When life is hard, and times are rough, there is always that one person who tries to bring levity to the situation, put life into perspective. Joe Delafield Goode married his sweetheart, Lily Carver, and they left here for awhile, moving to Detroit to work for the Ford Motor Company. When they returned to this area, Jodee, as his family called him, was the proud owner of a 1927 Ford Touring Car (like the one shown in picture above), and above all things, Jodee was a consummate showman!
Their show took place at the store at 88, KY, where Jodee had grown up. The town of 88 has never been a large place, but everyone congregated everyday at the store to hear the latest news, to buy, sell, or trade, or to just sit around watching the comings and goings at the community hub on Burkesville Highway, one of the busiest thoroughfares in the county. The road was not yet paved in the 1920s, and coming from Glasgow, or Burkesville, 88 sits atop a hill, so when it rained, the road was ruts and mudholes.
On one of those less than lovely days, the fancy car pulled up in front of the store, and the sight was one to behold. Jodee emerged from the driver’s seat, dressed in full tux with tails, with a top hat he jauntily tipped upon his head as he dashed around the car to open the passenger door. Quite a crowd had gathered to see the petite hand emerge from the interior, encased in a white silk glove, the kind that were worn for special occasions, that encased the hand and arm, all the way up. Lily daintily stepped from the car, dressed in a dazzling white ballroom gown that hugged her svelte figure, with kid slippers on her feet to match. She nimbly and gracefully, with Jodee’s gentlemanly assistance, jumped across the mud puddle beside the car, and swept onto the front porch and into the store.
The expression of those days was “topping the dog,” and this fresh and vivacious young couple did that every chance they got. They managed to brighten the lives of everyone who knew them. On a cold night in December 1929, all of their bright days and laughter were tragically shattered. They were an inspiration to local young people, and were fondly remembered by my father and his siblings, and by my mother’s mother, and her siblings. All being cousins in a somewhat large family, I heard many stories of Jodee and Lily’s escapades, some I cannot share here, but they were fun, and funny. And very determined to not let society set their roles in it.
The following was taken from the Glasgow Times, sometime in December 1929, their deaths being on December 15.
“Mr. and Mrs. Joe D. Goode lost their lives Sunday just before night, on the Dixie highway, about 8 miles this side of Bowling Green, near the home of Mr. Frank Amos.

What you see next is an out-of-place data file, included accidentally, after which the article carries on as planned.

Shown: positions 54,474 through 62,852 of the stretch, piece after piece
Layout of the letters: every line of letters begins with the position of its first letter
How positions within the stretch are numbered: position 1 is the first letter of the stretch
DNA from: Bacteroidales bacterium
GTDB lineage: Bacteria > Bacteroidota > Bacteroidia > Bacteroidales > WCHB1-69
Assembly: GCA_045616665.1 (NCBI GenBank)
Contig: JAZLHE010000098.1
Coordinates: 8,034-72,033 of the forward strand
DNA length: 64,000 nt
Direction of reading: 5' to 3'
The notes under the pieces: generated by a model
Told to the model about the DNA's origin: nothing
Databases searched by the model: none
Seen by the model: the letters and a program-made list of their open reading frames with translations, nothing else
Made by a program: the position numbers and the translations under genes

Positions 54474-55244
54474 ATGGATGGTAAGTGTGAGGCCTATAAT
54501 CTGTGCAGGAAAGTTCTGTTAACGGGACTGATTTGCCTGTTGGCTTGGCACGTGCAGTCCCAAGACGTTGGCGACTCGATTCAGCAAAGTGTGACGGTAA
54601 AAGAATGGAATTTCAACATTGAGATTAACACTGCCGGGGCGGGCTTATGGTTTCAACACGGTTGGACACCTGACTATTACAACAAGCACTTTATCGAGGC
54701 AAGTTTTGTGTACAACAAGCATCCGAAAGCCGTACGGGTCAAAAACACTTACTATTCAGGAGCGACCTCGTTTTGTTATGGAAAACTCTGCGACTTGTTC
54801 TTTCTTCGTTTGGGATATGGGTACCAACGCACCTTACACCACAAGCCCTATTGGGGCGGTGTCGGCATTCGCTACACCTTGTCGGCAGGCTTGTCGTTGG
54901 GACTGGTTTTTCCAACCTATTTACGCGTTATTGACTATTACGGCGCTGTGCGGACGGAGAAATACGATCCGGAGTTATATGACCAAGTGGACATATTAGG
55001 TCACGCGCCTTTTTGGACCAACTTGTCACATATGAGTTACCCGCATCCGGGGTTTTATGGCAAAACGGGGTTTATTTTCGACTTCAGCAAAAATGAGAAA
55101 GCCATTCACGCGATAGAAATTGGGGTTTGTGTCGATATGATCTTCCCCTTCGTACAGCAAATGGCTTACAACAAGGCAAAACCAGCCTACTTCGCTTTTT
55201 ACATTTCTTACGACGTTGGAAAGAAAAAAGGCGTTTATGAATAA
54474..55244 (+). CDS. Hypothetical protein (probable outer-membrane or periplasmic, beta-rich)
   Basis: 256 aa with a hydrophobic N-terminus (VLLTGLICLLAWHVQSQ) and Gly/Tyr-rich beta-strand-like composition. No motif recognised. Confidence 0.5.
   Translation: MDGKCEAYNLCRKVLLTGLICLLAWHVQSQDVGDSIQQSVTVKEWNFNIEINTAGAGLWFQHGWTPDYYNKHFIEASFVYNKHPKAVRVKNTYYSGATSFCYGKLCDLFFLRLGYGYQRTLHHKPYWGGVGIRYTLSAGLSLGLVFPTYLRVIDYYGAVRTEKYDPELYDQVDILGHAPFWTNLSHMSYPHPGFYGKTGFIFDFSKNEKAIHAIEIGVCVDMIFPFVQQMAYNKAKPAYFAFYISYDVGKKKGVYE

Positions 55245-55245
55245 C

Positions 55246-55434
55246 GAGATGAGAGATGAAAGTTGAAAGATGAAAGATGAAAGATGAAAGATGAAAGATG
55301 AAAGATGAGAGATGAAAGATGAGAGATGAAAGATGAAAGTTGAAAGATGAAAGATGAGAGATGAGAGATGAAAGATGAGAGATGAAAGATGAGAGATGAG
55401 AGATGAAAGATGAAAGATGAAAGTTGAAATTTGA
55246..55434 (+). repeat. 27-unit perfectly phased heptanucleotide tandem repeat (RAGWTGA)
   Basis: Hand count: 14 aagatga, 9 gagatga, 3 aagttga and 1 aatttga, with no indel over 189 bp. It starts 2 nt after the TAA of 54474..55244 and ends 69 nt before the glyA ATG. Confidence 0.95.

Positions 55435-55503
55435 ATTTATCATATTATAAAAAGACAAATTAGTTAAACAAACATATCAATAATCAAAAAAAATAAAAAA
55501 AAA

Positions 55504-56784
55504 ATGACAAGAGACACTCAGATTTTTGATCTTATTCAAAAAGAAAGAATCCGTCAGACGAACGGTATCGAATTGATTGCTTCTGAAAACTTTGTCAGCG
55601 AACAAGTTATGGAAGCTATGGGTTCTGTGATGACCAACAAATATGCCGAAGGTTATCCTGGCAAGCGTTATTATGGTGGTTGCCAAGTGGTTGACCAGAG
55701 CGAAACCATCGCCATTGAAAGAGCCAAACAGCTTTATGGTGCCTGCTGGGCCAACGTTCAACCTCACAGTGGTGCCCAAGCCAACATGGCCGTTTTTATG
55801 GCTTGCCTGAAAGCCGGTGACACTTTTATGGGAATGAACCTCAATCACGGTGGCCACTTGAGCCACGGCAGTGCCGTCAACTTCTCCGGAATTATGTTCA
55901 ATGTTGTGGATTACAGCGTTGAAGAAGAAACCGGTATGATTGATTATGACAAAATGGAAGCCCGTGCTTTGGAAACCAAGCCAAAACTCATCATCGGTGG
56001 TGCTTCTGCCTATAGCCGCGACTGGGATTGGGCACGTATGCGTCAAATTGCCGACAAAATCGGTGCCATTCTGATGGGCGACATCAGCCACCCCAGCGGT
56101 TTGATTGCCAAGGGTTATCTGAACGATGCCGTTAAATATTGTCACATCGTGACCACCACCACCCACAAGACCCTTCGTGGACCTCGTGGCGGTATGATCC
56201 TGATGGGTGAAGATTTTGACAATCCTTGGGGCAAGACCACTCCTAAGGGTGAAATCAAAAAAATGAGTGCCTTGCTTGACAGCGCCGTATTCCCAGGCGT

“Mr. and Mrs. Goode and Mr. RE Wilkinson of near this place were on their way to Bowling Green, in Wilkinson’s new Ford car. The road was nice and at the time Mr. Goode was doing the driving, and making fast time. His wife asked him to slow up, as he was going too fast. When Mr. Goode put his foot on the four wheel brake, the car turned over two or three times, and landed in the ditch beside the road.
“Both Mr. and Mrs. Goode were killed instantly, both having fractured skulls. When help arrived, their dead bodies were taken from under the car. Mr. Wilkinson was slightly injured.
“The bodies of Mr. and Mrs. Goode were taken to Bowling Green where they were prepared for burial and then brought to this place, and Tuesday taken to Eighty-Eight (88), where they were interred in a single grave, after funeral services conducted by Rev. Goodson, pastor of the Methodist Church of this place.
“Mr. Goode was a Glasgow boy, where he was born and has lived nearly all his life. He and his wife were working in Detroit for a time,but came home on account of the illness of relatives.
“Mr. Goode is survived by his mother, Mrs. Nannie Goode, who is desperately ill with typhoid, and was not informed of the accident. He also leaves five brothers and four sisters: Messrs. Charles Henry, JR, AF, Clayton, and Paul Goode. Mrs. Lora Broady, Mrs. Annie B. Davidson, Mrs. Rebie Landrum, and Miss Mayple Goode, all of this county.
“Mrs. Goode is survived by her parents, Mr. and Mrs. Joe Carver, formerly of Austin, later of this place, but now of Bowling Green. She also leaves some brothers and sisters.”
The were buried in the Refuge Cemetery, in 88, KY.
On an ending note, it was brought to my attention that two of his sisters, Rebie Elmore and Lou Emma Landrum, were left out of the obituary. The obituary was posted here verbatim from the newspaper of that time. Apologies to loved ones that I didn’t catch it when I first went to print.